The UX of sound – designing audio experience
The web is a very quiet place these days. Gone are the days of dodgy auto-playing midi tunes from the Geocities era or loud over the top flash splash screens. I can’t say I miss these aspects of the web particularly and they certainly weren’t great examples of enhancing user experience with sound – but could we do more with sound?
Ever since the age of Star Trek we have heard computers and technology bleeping and blipping at us on TV or in movies – from windows minimising and maximising, keyboard input to clicking buttons or using a scrollwheel. This sound-rich UI approach is yet to fully penetrate our real lives beyond annoying alert notifications on our phones.
Context of sound
The browsing of the web and consumers use of technology in general is shifting to mobile devices and as such there are a whole host of new considerations UX designers must take into account when bringing sound into the equation . People are no longer just sitting at home or in the office infront of a PC in a quiet room when interacting with technology. They could be on a plane, in a shop – even up a mountain.
The context in which people use their various devices is extremely important when considering when and how we should use sound as a medium for feedback or improving the user experience.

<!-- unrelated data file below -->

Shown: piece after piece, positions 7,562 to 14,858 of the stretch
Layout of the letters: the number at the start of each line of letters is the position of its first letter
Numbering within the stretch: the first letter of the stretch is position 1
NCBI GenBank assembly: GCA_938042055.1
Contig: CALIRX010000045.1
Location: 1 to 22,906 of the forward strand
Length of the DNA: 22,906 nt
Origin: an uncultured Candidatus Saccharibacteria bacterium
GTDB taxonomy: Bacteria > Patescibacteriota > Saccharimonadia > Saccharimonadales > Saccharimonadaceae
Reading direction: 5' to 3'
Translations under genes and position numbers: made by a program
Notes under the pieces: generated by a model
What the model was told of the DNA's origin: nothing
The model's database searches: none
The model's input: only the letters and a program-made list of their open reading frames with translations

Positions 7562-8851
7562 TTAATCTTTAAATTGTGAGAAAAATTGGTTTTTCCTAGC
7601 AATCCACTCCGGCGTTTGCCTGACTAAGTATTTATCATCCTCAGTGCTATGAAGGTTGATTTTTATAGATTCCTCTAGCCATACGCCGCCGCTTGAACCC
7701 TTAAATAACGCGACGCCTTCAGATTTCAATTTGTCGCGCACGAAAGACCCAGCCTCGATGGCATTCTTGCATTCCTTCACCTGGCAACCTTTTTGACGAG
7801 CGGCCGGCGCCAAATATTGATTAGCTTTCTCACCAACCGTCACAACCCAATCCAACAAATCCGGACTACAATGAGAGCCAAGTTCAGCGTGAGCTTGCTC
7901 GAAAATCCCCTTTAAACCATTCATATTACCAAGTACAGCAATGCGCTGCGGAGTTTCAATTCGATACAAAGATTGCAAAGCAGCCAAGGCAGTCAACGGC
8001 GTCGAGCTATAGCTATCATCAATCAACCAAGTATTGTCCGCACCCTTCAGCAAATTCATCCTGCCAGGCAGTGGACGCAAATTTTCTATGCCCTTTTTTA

For instance, when using a device on the train it is very common that people will be also using that device to listen to music. Therefore this may impede any sound based feedbacks ability to be heard. In the future it may well be possible for websites to detect if sound is already playing, or if the device is on slient mode and enable or disable audio feedback appropriately. In this often cramped situation a noisy phone is not likely to win you many friends either.
A different example could be using a mobile device for turn by turn navigation. Sound can play a much greater role in feeding back information to the user as visual cues may be less safe to take account of whilst driving.
New opportunities for sound
Wearable devices are starting to take off and one area which is already becoming fairly well established is the wearable activity trackers, such as Fitbit or Nike fuel. With increasing connectivity with phones and other devices via Bluetooth these devices are already starting to integrate more deeply into our lives.
It is easy to see how sound can play an important role in helping people achieve their fitness goals by offering subtle reminders when they are due to do some activity or are close to reaching their targets. Some apps such as Nike+ even cheer when somebody ‘likes’ your run on Facebook as a form of encouragement.
Voice recognition and response is also maturing, with Apple’s Siri and Google Now offering usabale information in an audio format where arguably more standard input mechanisms would have taken longer. As these services keep improving users will be able to do more with them and they can offer a viable alternative to more traditional interfaces.
The demographic of sound